Tag Archives: joy

133. Joy (light 6)

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I find light filtering through into my life a joyful thing. When depression strikes, many people find the need to shut out the light. We draw the curtains and find somehow the false crepuscular half-light suits our mood better. Bright light can be simply too much, harsh or blinding, and this goes for those of us who suffer with processing disorders too. Lots of times during my illness I have needed to protect my eyes against the sunlight and artificial light in shops when my brain simply could not take it on board. Soft light, dappling through a curtain, or trees, or both, as here, has a gentle sweetness that lifts my spirits.

text and photo © Keren Dibbens-Wyatt 2017

 

115. Moustache (Humour 2)

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Okay, I’m not sure this really qualifies as a contemplative photograph, but what the heck! This was my finding humour in the large amount of hair I received as a gift for brushing our cat. So obviously it became a lovely handlebar moustache. Perhaps it is a good illustration of how we can take even the detritus of life and make something cheerful out of it. I hope it makes you smile. I like to think that contemplation (in whatever form) is almost always a bringer of joy.

text and photo © Keren Dibbens-Wyatt 2017

37: Back to Front

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In the midst of a very severe trial, their overflowing joy and their extreme poverty welled up in rich generosity.” 2 Corinthians 8:2 NIV

This was Paul’s description of what was happening in the Macedonian churches as he wrote to the Church at Corinth. It sounds like a contradiction doesn’t it? How can joy overflow in the midst of a very severe trial? How can poverty well up into generosity? How can we give out joy we don’t have any reason to feel or be generous with things we don’t have?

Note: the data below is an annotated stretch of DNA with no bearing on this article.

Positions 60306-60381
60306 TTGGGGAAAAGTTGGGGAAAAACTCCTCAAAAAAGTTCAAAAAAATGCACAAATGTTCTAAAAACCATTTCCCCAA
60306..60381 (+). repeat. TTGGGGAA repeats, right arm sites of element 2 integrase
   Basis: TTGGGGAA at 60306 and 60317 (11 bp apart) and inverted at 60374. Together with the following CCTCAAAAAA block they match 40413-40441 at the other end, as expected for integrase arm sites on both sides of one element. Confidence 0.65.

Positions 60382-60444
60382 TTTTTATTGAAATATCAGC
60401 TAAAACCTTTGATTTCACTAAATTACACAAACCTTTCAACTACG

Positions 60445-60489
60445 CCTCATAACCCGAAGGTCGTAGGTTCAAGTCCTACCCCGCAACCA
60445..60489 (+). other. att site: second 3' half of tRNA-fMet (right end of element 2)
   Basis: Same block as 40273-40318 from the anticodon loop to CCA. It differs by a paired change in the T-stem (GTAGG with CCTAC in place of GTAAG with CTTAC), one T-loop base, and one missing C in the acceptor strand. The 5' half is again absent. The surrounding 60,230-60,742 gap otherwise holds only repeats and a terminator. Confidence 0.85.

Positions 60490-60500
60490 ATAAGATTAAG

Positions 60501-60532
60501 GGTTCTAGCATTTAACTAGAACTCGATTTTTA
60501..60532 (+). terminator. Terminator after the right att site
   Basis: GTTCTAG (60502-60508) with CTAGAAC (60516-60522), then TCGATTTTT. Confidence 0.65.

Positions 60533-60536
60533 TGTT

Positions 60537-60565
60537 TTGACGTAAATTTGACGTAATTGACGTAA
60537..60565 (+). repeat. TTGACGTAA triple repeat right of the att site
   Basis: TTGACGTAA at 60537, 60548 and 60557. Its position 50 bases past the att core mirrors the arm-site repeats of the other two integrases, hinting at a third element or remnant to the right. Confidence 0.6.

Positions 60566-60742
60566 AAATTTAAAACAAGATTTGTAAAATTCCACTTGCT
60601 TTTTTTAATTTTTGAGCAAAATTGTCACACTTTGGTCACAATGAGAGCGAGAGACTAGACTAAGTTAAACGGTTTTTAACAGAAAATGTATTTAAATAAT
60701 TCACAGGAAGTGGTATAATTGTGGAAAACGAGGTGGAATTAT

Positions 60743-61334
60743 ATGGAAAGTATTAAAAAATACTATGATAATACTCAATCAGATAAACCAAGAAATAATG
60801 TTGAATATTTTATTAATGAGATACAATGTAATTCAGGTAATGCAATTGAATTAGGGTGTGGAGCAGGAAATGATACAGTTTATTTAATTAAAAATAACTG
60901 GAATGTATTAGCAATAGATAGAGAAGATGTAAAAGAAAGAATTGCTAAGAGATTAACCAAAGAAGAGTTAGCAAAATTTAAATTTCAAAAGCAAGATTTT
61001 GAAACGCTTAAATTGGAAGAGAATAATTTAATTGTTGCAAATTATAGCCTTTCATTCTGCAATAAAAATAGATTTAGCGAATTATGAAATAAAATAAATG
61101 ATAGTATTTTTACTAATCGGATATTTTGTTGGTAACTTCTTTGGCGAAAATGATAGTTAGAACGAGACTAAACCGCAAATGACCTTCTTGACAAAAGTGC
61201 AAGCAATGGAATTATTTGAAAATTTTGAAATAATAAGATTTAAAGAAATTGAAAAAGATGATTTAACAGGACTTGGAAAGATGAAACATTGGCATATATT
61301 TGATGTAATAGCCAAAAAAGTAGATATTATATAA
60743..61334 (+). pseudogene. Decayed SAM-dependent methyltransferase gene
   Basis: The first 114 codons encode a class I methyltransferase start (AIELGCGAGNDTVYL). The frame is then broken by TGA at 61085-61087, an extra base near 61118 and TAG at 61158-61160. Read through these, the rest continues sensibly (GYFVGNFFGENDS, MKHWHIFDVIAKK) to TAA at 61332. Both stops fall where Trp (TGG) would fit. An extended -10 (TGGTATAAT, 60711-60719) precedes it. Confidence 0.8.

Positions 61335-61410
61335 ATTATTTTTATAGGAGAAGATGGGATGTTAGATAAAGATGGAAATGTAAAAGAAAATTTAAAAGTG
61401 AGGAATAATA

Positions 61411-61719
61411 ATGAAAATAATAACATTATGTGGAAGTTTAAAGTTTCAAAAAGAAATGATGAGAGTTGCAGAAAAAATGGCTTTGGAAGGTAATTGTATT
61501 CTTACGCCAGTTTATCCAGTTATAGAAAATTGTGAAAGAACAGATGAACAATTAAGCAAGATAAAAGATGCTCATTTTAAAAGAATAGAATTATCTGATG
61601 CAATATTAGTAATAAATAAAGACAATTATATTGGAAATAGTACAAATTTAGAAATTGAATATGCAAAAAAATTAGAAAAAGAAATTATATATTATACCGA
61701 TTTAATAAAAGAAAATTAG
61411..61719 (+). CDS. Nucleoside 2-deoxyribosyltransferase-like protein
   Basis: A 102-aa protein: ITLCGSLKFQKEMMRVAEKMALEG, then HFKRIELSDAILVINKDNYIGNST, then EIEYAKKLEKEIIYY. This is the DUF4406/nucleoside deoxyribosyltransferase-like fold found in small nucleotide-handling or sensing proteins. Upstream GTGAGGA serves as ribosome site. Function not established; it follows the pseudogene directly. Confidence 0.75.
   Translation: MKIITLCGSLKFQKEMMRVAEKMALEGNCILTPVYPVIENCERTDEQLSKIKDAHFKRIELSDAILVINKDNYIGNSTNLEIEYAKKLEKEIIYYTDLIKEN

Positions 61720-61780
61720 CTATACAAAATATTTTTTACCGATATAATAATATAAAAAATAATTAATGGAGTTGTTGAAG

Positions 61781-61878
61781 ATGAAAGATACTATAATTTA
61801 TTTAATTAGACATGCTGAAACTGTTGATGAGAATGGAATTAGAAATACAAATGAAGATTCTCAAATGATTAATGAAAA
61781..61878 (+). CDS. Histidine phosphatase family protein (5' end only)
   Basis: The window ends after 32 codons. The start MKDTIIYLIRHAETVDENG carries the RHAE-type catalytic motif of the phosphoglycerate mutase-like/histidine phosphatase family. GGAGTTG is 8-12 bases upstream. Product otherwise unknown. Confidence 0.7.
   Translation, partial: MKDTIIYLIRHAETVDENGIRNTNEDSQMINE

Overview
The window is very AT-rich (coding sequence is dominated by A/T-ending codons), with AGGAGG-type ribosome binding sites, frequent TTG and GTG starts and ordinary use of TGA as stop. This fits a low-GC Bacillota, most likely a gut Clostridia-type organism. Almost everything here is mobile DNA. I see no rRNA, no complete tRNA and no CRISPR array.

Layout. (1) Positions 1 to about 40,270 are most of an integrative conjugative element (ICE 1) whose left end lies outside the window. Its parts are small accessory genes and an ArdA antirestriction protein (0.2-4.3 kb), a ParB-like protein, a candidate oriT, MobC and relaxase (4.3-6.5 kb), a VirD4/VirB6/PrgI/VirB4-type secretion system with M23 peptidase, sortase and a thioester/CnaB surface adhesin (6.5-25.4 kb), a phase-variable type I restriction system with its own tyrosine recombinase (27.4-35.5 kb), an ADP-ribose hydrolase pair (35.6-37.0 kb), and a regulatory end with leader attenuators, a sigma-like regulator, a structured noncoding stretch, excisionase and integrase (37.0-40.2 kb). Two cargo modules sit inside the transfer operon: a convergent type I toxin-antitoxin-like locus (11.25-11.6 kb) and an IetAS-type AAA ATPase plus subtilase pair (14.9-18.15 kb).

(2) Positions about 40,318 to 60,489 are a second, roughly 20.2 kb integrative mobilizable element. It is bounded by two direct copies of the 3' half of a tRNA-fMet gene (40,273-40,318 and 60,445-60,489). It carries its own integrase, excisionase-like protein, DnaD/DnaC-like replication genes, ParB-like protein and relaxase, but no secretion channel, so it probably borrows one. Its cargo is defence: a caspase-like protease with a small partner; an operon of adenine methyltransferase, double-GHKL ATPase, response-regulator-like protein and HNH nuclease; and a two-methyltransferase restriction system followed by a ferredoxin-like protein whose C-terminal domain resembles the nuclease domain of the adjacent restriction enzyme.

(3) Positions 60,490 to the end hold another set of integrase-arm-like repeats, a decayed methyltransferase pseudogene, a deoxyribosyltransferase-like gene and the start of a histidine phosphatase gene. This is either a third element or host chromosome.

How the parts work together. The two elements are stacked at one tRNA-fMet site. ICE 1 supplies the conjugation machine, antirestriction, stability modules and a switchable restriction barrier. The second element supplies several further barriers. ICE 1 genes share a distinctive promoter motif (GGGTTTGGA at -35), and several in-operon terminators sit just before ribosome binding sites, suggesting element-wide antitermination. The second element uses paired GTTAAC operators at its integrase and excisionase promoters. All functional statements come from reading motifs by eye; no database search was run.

Well, the short answer is, that in the earthly we can’t. You can’t fake joy, or magic something from nothing. But with God anything is possible, and when our joy and our riches have their source in him, then the outward circumstances are of little consequence to our effectiveness in these two areas in particular. Think of loaves and fishes, perhaps.

A contrast often strikes me when I see film footage from poorer places, between the wonderful smiles and laughter we see there, and the financially better off but miserable faces we get to look at close up over here. Joy clearly comes from somewhere deeper than our pockets. But to be able to experience so much of it in terrible times that it brims over to others? That is a tough ask. James also asks it of us straight away in the first chapter of his letter. It seems back to front and upside down to imagine that we can “Consider it pure joy, my brothers and sisters, whenever you face trials of many kinds, because you know that the testing of your faith produces perseverance.” (James 1:2 NIV)

Have you heard of the phrase “counter cultural” that gets bandied about a lot in churches? If we really understood just how counter to our culture the gospel of Christ was, I’m sure things would be very different. Because it is downright topsy-turvy. We are meant to be poor in spirit, meek, able to turn the other cheek, not take offence, give even more than we are asked for, and to love our enemies, amongst other things.